I start every seminar and presentation with definitions, so that I can establish a common framework through which I can work with my audience. In particular there are a number of definitions to describe reputation and reputation risk, each serving a slightly different purpose. These need to be further explored so that you can decide on how you will manage reputation.
The classic definition is that Reputation is all that is generally believed about your character, respectability, credit, integrity or notoriety. (Latin: reputatio – reckoning). But it is not enough to guide us.
I also use these definitions that give it more meaning:
Reputation is a state of mind – A Set of memories, perceptions and opinions that sits in your stakeholders’ consciousness.
Reputation is the net result of the interactions of all the experiences, impressions, beliefs, feelings and knowledge all stakeholders have about a company.
So what then is Reputation Management?
It is essentially a consulting discipline that realizes that Reputation is both an asset and a risk. The definition that I therefore like to work with says that Reputation Management is the building, sustaining, and protection of an organization’s good name, generating positive feedback from stakeholders and resulting in the attainment of strategic and financial objectives. It implies that there is a definite financial link between the work we do in reputation management and the bottom line.
However reputation is also the greatest risk that an organization can face.(Think of a run on a bank). As Warren Buffet have said: ” It can take twenty years to build a good reputation, and only five minutes to destroy it”.
WE therefore have to consider the following definitions as part of our approach to building and protecting reputation.
- Definition 1: (Stakeholder Perspective) – Reputational Risk emerges when the reasonable expectations of stakeholders about an organization‘s performance and behaviour are not met. This has been listed in some surveys as the most dangerous reputation risk of all. It essentially involves taking a look at each stakeholders needs and expectations, matching the drivers of an organization reputation and minimizing the gaps that exist.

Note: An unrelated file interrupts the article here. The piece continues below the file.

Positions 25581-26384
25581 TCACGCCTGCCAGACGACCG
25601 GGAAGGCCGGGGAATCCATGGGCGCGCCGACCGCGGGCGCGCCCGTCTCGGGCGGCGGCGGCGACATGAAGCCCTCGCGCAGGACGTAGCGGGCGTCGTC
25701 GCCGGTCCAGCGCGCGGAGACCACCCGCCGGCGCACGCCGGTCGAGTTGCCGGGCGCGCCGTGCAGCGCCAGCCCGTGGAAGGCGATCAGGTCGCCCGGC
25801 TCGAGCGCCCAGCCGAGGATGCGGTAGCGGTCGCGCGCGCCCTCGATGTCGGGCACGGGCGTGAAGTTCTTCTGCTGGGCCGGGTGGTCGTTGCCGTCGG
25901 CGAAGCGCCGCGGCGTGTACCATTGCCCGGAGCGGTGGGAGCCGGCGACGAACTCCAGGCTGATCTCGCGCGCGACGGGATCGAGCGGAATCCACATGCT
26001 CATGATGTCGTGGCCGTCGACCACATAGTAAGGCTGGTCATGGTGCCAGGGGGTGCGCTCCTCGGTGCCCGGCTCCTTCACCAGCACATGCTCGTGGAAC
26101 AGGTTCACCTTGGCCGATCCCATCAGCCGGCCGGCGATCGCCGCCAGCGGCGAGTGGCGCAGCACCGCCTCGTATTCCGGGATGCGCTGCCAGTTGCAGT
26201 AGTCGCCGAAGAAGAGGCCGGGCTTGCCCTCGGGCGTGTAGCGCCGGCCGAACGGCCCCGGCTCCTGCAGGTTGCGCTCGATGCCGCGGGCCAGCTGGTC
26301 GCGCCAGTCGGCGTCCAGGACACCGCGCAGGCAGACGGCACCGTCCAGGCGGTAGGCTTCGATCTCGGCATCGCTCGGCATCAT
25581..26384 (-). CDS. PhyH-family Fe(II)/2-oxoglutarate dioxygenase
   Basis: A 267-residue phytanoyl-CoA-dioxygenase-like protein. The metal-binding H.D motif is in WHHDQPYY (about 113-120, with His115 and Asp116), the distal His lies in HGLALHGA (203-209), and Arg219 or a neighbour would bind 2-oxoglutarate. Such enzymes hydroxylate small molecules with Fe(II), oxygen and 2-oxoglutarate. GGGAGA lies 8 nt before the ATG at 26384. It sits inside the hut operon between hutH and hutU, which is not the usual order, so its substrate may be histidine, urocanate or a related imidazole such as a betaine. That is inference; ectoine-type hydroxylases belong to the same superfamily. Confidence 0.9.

- Definition 2: (Asset Perspective) – Some studies show that Reputation makes up between 55 – 73% of a company’s asset value. In this instance, Reputational Risk is defined as the loss of earnings that occur in a situation of negative public opinion. It normally results in loss of sales, share value decreases and breakdown of relationships. Many a crises have led to stock price decreases and impact in other areas of the business.
- Definition 3: (Incident Perspective) – Reputational Risk is the exposure incurred from unexpected incidents, or from unanticipated response to the institution’s initiatives, actions or day-to-day activities. This definition implies that Reputation Risk is the risk that an activity, action or stance performed or taken by a company or its officials will impair its image in the community and/or the long-term trust placed in the organization by its stakeholders, resulting in the loss of business and/or legal action, and is closely linked with the asset perspective.
- Definition 4: (Compliance Perspective) – Reputational Risk can also be defined and viewed as the loss or negative publicity that can arise from failure to meet regulatory or legal obligations.